Archive for February, 2009


Management Strategies No Comments »


Dear Manager,

After a number of issues, this publication continues to evolve. For those who have been with me since the beginning, as well as those who have joined along the way, I’m sure you have wondered on occasion, “What planet is this guy on? His approach to business is unrealistic. Business just isn’t that simple.”

I will be the first to admit that I thrive in a face-value environment. Too often, relationships and business practices can fall deep into the caverns of dealing with another’s hidden agenda. We are taught to keep our guard up for those who live in a world of servicing only their own needs. We can begin to question the motives of others, with or without justification. There is a distinct contrast between having a sense of awareness, and buying into the paranoia of “every man for himself.” I am absolutely convinced that a positive, and ever-so-slightly naive, approach to business can best service the needs of an organization.

We have all been taken aside and warned about an individual or organization prior to developing a new working relationship. Common sense suggests we look beyond the surface. Good business demands a dose of benefit of the doubt, or many solid opportunities will be lost due to the unhappy experiences of others. I believe that, in the vast majority of business situations, those with whom we come into contact are fundamentally good. We owe it to ourselves, and those individuals, to anticipate an ability to measure up.

At least once in our lives, each of us has failed to meet the mark. Thankfully, maturity and experience plays its hand. We learn from our mistakes and are better off for the process. Business provides us with many opportunities, and we hope to be given another chance. Under new circumstances, there is every reason to believe that we will rise to the occasion.

Over the years, I have interviewed individuals who are obviously reeling from difficulties with a former employer. There have been indications that this individual is convinced that these unpleasant experiences are common business practices. I have also been faced with individuals who suggest, in their own subtle but direct way, “You better not mess with me!” As managers, we also deserve the benefit of the doubt.

In both instances I have quickly “taken a pass,” as the risk is simply too great. This jaded attitude will never serve the needs of the individual nor the organization they have asked to serve. Are there bad people out there? Yes. Are they in the minority? Yes, without question. As managers, we obviously need to focus on the good, and deal with the “less than good” as it arises.

By approaching business with a degree of trust, we develop a platform of understanding that only a very few, and the very foolish, would be willing to risk or compromise. I continue to believe that individuals will learn from, and respond to, reasonable expectations. Individuals want to offer and receive respect. Explain the standards of your company and give everyone the opportunity to succeed. You will be disappointed on occasion but, ultimately, you will have won for having retained your objectivity.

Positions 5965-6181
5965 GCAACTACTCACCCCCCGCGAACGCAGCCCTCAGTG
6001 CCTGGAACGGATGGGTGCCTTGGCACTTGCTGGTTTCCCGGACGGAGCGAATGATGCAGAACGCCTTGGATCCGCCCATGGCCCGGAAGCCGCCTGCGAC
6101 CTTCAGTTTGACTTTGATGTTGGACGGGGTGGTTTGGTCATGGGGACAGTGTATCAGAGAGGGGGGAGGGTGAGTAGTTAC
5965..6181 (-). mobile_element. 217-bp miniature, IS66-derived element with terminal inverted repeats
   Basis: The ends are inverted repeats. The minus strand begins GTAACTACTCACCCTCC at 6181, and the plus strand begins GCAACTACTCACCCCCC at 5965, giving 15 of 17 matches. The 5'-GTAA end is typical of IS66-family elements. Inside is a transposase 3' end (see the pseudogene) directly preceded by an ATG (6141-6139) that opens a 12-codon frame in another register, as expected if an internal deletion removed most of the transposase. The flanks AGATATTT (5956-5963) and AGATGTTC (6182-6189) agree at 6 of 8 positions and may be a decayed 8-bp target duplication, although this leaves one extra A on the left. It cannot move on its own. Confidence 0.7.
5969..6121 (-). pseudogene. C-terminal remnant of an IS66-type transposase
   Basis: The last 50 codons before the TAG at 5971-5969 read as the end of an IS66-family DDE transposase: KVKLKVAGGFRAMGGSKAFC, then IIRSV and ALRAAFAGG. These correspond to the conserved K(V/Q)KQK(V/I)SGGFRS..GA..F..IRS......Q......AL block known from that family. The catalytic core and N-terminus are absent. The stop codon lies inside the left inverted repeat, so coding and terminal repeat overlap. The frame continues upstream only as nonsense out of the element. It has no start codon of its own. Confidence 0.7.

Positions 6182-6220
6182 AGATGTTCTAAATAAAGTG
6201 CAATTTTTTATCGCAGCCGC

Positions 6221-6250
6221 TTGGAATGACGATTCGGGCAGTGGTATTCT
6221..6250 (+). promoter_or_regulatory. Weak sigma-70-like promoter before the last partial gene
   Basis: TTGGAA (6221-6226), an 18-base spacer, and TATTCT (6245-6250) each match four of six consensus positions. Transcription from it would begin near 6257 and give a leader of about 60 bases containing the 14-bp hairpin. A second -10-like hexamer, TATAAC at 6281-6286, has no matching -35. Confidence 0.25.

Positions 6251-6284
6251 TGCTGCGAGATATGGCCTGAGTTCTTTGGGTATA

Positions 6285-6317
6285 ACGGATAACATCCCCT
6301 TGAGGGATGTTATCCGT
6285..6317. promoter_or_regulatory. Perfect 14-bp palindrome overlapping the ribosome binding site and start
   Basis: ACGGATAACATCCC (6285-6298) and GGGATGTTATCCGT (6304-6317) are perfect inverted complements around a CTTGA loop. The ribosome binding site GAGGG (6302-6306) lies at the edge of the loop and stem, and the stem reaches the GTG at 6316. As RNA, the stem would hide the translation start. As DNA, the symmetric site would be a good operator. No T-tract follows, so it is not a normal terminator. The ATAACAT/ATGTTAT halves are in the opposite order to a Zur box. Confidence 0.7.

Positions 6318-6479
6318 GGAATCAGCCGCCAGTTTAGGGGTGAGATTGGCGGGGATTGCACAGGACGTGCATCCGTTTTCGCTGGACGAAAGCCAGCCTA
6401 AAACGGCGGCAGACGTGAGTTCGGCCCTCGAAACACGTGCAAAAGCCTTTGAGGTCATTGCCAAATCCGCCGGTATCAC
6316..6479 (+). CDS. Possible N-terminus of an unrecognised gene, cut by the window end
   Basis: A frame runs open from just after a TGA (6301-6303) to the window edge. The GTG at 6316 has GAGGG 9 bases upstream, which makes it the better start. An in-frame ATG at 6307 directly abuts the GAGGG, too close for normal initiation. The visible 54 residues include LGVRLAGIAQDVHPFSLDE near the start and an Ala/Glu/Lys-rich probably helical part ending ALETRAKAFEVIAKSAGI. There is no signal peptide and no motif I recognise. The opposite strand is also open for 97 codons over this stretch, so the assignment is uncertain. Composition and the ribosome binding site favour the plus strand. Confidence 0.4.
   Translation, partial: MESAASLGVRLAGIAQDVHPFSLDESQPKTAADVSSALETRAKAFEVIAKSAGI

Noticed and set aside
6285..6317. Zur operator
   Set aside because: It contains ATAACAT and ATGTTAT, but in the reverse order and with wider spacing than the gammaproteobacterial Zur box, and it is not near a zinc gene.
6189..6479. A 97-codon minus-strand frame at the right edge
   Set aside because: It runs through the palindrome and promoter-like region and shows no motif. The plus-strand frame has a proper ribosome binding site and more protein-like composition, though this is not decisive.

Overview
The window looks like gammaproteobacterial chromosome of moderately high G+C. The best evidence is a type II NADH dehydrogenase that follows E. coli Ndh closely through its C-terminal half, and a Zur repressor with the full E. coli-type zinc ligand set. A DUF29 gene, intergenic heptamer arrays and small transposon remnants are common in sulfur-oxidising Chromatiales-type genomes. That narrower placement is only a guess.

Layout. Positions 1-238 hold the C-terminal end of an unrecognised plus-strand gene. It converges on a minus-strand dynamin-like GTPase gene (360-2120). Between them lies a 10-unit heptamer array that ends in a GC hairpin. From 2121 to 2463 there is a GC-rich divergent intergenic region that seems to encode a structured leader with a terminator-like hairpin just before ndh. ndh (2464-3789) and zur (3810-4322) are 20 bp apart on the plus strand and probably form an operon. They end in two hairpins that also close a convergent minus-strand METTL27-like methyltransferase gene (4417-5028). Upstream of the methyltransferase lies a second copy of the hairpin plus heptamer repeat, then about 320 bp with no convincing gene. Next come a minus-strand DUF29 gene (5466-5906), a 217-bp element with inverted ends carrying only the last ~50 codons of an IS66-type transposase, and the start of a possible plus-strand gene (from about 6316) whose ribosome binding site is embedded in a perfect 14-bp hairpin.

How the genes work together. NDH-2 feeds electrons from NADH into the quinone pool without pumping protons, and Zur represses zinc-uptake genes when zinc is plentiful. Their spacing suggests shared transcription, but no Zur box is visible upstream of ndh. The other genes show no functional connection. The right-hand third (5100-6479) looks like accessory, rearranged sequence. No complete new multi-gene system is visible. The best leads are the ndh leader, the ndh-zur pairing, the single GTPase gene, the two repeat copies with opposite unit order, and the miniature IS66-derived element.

Having addressed the majority, I believe it is now time to address the wayward souls with whom we may also come into contact. These are the individuals who have granted themselves the God-given right to accept little responsibility for their actions. These people are obviously dangerous to themselves, and to those of us in business. After three years of publishing this letter, it is time to deal with this type of business personality as well.

In no uncertain terms, there are individuals who will make every effort to bring you down. Often, these individuals will take a very visible role and show a great deal of initiative. If we fail to understand, or underestimate their potential, they have the ability to (with great delight) bring harm to those around them. As I shared with a friend and business associate recently, “Unfortunately, there are bad people out there. It’s easy to be caught flat-footed.”

This friend had recently gone through some very difficult times with an employee. The employee had made a grievous error in judgment and, without a second thought, my friend immediately terminated him. The former employee could, in fact, be imprisoned for his offense. My friend owns a high-profile company yet, because of his swift termination of the employee, he was convinced that the issue had passed. While I hope this to be true, he would be foolish, and very vulnerable, if he were not to not prepare for all scenarios … not to anticipate them, but to prepare for them.

Sadly, there is a segment of the population who is convinced someone else owes them a living. Their actions are justified by their desire to even the score from previous business dealings. These individuals are vocal. They will share with any audience that, through no fault of their own, they have been wronged. This is a personality type that we must all be aware of.

Rather than taking full responsibility for our own successes and failures, as all of us in business must do, these individuals are relentless in the use of their index finger, pointing at anyone but themselves. We don’t generally think in these terms, nor do the individuals we associate with, so they catch us off guard. When they appear, it can be as if they multiply like rodents. Don’t over estimate their numbers … it only takes one. Their appetite can be huge, and their perception of importance upon conquest is a source of personal fulfillment.

These individuals live in the world of harassment and litigation. They will seek out others to assist in fabricating their position, then align themselves with attorneys of a similar breed. Armed with the pointer’s information, they will practice their profession, often at your expense. Those who practice are always looking for pointers!